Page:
Notices to the Professions

Notice to the Professions /
Certificate E: Flexible Endoscopic Evaluation of Voice and Swallowing (FEEVS) for Adults for RSLPs – Appendix

The prerequisite, essential components for the Certificate E: FEEV transition session, to be held at the Delta Burnaby Hotel Thursday on October 24, 2019, are listed below. This is followed by a resource list for registrants. There is an assumption that participants have the knowledge and skills level in voice equivalent to an SLP graduate program course(s) in vocal anatomy/physiology and clinical assessment and management.

1. Anatomy & Physiology

Speech Breathing:

  • Differences between speech breathing and vegetative breathing.
  • Primary systems involved in speech breathing. Passive versus Active speech breathing mechanisms.
  • Speech breathing measurement and evaluation: e.g. respiratory kinematics and dynamics.
  • Anatomical factors in respiratory systems that influence sub-glottal pressures, phonation duration, phonatory dynamics (e.g. intensity, fundamental frequency).
  • Use (e.g. Posture) factors that influence sub-glottal pressures, phonation duration, phonatory dynamics.
  • Effects of development and aging on speech breathing anatomy and function.
  • Gender-based differences in speech breathing anatomy and function.

Laryngeal & Paralaryngeal Anatomy:

  • Laryngeal suspension system: role of extrinsic laryngeal suspension system during voice production.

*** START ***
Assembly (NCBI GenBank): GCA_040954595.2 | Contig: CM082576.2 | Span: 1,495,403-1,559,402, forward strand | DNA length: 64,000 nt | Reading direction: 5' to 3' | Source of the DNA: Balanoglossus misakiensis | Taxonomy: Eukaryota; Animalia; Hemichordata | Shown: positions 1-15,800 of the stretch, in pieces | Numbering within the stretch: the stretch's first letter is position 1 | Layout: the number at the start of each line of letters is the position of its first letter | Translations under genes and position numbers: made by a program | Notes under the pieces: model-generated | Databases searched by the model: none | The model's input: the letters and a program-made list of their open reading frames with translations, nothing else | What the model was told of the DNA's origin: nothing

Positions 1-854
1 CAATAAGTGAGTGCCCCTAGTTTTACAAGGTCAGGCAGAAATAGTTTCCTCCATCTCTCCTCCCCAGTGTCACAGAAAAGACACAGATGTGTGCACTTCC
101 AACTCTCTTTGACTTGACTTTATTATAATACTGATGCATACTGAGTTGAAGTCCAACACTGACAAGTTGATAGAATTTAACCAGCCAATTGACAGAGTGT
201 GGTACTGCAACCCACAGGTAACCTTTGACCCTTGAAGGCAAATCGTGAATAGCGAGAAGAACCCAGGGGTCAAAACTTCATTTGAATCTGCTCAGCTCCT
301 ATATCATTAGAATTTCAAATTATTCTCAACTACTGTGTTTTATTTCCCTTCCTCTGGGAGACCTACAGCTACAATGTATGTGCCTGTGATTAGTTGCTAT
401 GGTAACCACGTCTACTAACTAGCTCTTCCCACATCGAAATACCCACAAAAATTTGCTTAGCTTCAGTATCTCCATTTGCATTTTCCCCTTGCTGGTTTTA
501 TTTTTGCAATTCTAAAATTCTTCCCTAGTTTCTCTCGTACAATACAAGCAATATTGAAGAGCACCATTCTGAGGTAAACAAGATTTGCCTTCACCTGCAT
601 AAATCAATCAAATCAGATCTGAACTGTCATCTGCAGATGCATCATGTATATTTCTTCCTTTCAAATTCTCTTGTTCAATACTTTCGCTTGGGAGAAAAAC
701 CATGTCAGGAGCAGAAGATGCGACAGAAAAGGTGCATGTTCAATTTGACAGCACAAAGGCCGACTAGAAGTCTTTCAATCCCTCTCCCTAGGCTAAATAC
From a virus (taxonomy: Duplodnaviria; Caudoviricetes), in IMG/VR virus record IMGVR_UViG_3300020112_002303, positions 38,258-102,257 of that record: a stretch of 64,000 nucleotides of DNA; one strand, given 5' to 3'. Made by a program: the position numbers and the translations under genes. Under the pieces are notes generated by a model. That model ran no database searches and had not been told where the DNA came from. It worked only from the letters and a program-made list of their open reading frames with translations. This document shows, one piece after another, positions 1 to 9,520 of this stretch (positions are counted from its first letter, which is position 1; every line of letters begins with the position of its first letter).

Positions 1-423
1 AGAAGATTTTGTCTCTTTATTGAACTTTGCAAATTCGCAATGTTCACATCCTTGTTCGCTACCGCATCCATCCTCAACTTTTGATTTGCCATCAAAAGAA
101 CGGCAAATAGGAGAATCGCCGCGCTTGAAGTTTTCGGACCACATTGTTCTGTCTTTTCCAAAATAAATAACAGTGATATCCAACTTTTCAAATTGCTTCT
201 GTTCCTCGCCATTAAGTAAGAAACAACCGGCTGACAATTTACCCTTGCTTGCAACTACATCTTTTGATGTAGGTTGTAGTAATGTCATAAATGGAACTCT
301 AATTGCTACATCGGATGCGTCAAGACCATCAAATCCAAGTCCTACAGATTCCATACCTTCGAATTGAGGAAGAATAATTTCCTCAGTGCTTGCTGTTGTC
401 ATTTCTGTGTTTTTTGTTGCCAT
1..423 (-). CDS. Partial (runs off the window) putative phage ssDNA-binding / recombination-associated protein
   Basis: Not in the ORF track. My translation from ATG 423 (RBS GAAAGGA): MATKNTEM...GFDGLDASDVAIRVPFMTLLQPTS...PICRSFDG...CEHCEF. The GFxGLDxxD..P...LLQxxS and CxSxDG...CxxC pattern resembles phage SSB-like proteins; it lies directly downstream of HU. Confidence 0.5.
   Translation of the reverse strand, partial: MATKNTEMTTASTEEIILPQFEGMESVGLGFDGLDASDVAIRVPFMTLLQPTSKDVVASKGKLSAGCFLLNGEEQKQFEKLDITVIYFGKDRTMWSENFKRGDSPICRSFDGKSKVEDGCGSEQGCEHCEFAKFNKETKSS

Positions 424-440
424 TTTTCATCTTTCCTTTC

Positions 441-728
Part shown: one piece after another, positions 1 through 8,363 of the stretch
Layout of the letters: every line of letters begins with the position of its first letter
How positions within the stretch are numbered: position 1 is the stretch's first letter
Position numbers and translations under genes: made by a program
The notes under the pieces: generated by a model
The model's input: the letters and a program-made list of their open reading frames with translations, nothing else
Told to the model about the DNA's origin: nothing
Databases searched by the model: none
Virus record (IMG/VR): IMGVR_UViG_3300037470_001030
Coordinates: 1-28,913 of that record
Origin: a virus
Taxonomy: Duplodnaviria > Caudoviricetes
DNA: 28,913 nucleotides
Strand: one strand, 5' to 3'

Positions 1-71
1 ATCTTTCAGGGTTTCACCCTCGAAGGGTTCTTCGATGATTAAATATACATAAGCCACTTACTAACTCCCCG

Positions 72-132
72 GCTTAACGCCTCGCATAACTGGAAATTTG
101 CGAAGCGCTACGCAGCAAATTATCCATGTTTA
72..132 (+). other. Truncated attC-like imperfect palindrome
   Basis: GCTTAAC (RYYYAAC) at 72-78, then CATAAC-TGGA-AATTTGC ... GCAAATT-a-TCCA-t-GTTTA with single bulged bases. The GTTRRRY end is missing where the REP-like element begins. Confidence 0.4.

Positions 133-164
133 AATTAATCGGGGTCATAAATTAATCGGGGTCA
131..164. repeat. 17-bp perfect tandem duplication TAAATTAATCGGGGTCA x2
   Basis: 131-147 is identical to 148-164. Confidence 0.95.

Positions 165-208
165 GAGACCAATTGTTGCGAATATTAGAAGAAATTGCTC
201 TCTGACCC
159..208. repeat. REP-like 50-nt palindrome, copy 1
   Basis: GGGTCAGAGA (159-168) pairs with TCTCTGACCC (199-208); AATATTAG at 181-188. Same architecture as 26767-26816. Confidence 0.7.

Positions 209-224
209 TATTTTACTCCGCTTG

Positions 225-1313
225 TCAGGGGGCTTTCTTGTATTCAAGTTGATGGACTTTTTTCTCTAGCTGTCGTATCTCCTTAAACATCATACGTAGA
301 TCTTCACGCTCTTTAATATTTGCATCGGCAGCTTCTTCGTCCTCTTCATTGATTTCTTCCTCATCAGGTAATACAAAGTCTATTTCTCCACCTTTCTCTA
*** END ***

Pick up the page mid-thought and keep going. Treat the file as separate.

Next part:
• Primary cartilages of the larynx: functional significance for voice production and breathing of structure, shape and location.
  • Intrinsic muscles of the larynx: primary roles of each for voice production, abduction, adduction, medial compression, registration, dynamics of intensity, fundamental frequency (f0).
  • Structures involved in vocal resonance.
  • Vocal Registration mechanisms (e.g. Modal, Falsetto, Glottal Fry).
  • Primary differences in laryngeal structure between infants, children and adults. Effects of development and aging on vocal structure and function. 
  • Primary gender-based differences in laryngeal structure and function.

Phonatory Physiology:

  • Factors that determine sub-glottal pressures and resistance. Phonation threshold pressures.
  • Vocal fold layer-structure of the vocal folds: influence of the layer-structure on vibratory patterns.
  • Vibratory patterns: longitudinal phase difference; vertical phase difference; mucosal wave.
  • Biomechanical-aerodynamic principle of phonation: flow-separation, etc. Primary asymmetrical force factors determining sustained self-oscillation of the vocal folds.
  • Vocal Registration: Unique postural, vocal fold vibratory, biomechanical, aerodynamic, speech-breathing patterns for different vocal registers.